New Charges Against Sect Leaders in New Mexico

New Mexico Leaders

After roughly 18 charges alleging kidnapping and child abuse, which were filed against Deborah and James Green, a married couple who lead a paramilitary religious sect in New Mexico, new charges are filed against them. The Greens are now accused of tampering with evidence and conspiracy to commit tampering with evidence.

Deborah and James Green are leaders of the Aggressive Christian Mission Training Corps in western New Mexico, a religious paramilitary sect with anti-Semitic leanings. They were first accused of kidnapping and child abuse and now it is suspected that the Greens attempted to hide children from the commune after a raid by sheriff’s deputies, and that they conspired together and with another person to commit tampering with evidence.

According to New York Times, last year authorities raided the sect’s secluded Fence Lake, New Mexico compound over concerns of child abuse. Cibola County Sheriff's Office began an investigation into the commune after 13-year-old Enoch Miller died from a probable infectious disease. Authorities say the trustees of the Aggressive Christianity Missions Training Corps own thousands of acres of land and benefited from a wealthy high-ranking member who aided them in avoiding law enforcement agencies by hiding children. Those holdings and regular deceptions by leaders, authorities said, made it difficult for the small Cibola County Sheriff's Office to investigate allegations of child abuse that former members say went on for years. Former members also said that the group treated followers like slaves and often physically tortured children.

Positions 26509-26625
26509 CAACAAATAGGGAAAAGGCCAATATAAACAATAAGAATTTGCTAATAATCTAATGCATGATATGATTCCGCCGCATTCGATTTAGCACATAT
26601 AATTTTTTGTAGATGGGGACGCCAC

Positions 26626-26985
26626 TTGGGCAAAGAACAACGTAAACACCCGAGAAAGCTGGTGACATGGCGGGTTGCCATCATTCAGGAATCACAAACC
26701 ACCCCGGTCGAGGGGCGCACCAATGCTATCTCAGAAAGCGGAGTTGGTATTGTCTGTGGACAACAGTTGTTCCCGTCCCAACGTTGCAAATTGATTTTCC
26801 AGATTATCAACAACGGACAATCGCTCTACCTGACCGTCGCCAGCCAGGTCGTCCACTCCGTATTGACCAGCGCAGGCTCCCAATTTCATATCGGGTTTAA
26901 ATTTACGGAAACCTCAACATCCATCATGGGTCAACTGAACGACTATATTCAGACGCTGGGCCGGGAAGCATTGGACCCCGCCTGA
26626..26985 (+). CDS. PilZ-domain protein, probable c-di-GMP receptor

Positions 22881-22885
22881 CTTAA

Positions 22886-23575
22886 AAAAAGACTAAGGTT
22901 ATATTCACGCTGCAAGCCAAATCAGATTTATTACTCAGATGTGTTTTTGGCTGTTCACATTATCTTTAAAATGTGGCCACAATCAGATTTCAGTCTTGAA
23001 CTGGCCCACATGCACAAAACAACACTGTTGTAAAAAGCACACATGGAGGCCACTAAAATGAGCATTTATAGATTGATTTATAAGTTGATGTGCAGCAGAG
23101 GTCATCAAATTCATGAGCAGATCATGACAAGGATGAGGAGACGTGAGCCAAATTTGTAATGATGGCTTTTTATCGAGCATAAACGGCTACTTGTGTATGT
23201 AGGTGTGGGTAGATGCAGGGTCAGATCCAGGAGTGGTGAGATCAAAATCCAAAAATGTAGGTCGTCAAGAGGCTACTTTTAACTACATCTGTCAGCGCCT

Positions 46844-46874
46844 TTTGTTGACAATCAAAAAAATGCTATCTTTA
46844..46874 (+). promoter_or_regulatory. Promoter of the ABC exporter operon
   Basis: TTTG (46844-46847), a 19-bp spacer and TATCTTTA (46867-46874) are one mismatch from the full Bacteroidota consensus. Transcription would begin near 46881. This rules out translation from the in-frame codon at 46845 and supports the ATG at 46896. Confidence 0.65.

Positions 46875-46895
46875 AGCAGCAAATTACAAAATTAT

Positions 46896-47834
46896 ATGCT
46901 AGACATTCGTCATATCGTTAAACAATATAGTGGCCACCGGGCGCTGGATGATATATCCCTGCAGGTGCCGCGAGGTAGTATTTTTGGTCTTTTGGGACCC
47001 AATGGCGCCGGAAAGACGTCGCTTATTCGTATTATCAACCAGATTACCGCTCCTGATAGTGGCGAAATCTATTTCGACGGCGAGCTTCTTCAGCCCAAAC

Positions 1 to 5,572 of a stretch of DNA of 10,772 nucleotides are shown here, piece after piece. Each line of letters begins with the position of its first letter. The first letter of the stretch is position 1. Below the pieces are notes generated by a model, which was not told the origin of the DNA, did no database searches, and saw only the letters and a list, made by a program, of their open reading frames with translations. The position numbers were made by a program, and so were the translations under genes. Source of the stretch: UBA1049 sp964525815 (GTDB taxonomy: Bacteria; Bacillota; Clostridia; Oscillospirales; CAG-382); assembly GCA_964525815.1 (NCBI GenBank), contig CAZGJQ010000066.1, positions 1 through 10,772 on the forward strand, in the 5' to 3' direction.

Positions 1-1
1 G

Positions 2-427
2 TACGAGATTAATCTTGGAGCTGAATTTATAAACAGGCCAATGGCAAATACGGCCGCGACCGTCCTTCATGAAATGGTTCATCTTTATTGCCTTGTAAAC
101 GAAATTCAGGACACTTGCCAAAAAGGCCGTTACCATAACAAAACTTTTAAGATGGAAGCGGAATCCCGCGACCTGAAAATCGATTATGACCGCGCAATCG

Number of members of the sect, including their leaders, are facing various charges ranging from child abuse, bribery and not reporting a birth, but they have all pleaded not guilty. Deborah and James Green also said they have done nothing wrong.

The Greens opened Free Love Ministries in 1982 with four communal houses in Sacramento, California. They were not experienced ministries but succeeded in attracting about 50 members. The group had a military structure and operated like the Salvation Army. The group fled California for Oregon and later resurfaced near El Paso, Texas, and then in western New Mexico, after one of the group’s former members, Maura Alana Schmierer, sued the group for locking her in a shed without a toilet and for forcing her to give up legal custody of three of her children. The Southern Poverty Law Center has listed the sect as a hate group after it published anti-Muslim and anti-gay stories in pamphlets and on its website.

After the two-year investigation lead by Cibola County Undersheriff’s department and dozens of charges filed against the militant sect leaders and members, it looks like the time has come to bring the leaders and the members of this sect to justice.

Photo Credits: Patheos

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